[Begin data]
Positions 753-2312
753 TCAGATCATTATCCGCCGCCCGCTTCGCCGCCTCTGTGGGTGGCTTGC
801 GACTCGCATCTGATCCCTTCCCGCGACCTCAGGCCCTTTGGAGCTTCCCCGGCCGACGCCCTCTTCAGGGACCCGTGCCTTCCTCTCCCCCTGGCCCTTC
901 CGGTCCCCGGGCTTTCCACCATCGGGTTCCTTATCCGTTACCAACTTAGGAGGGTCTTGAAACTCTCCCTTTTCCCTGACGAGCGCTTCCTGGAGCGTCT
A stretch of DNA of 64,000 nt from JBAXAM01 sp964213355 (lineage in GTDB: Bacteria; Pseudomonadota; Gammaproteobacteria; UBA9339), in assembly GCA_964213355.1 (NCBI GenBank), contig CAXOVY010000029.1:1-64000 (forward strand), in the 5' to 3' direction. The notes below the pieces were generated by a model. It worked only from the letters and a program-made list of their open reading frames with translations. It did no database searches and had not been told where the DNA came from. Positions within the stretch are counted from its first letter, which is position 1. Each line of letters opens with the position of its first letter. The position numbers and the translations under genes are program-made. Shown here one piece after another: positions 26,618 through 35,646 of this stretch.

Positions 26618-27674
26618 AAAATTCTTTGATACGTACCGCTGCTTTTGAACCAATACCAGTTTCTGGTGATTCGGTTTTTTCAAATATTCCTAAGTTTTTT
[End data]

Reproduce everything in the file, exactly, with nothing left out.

Positions 753-2312
753 TCAGATCATTATCCGCCGCCCGCTTCGCCGCCTCTGTGGGTGGCTTGC
801 GACTCGCATCTGATCCCTTCCCGCGACCTCAGGCCCTTTGGAGCTTCCCCGGCCGACGCCCTCTTCAGGGACCCGTGCCTTCCTCTCCCCCTGGCCCTTC
901 CGGTCCCCGGGCTTTCCACCATCGGGTTCCTTATCCGTTACCAACTTAGGAGGGTCTTGAAACTCTCCCTTTTCCCTGACGAGCGCTTCCTGGAGCGTCT
A stretch of DNA of 64,000 nt from JBAXAM01 sp964213355 (lineage in GTDB: Bacteria; Pseudomonadota; Gammaproteobacteria; UBA9339), in assembly GCA_964213355.1 (NCBI GenBank), contig CAXOVY010000029.1:1-64000 (forward strand), in the 5' to 3' direction. The notes below the pieces were generated by a model. It worked only from the letters and a program-made list of their open reading frames with translations. It did no database searches and had not been told where the DNA came from. Positions within the stretch are counted from its first letter, which is position 1. Each line of letters opens with the position of its first letter. The position numbers and the translations under genes are program-made. Shown here one piece after another: positions 26,618 through 35,646 of this stretch.

Positions 26618-27674
26618 AAAATTCTTTGATACGTACCGCTGCTTTTGAACCAATACCAGTTTCTGGTGATTCGGTTTTTTCAAATATTCCTAAGTTTTTT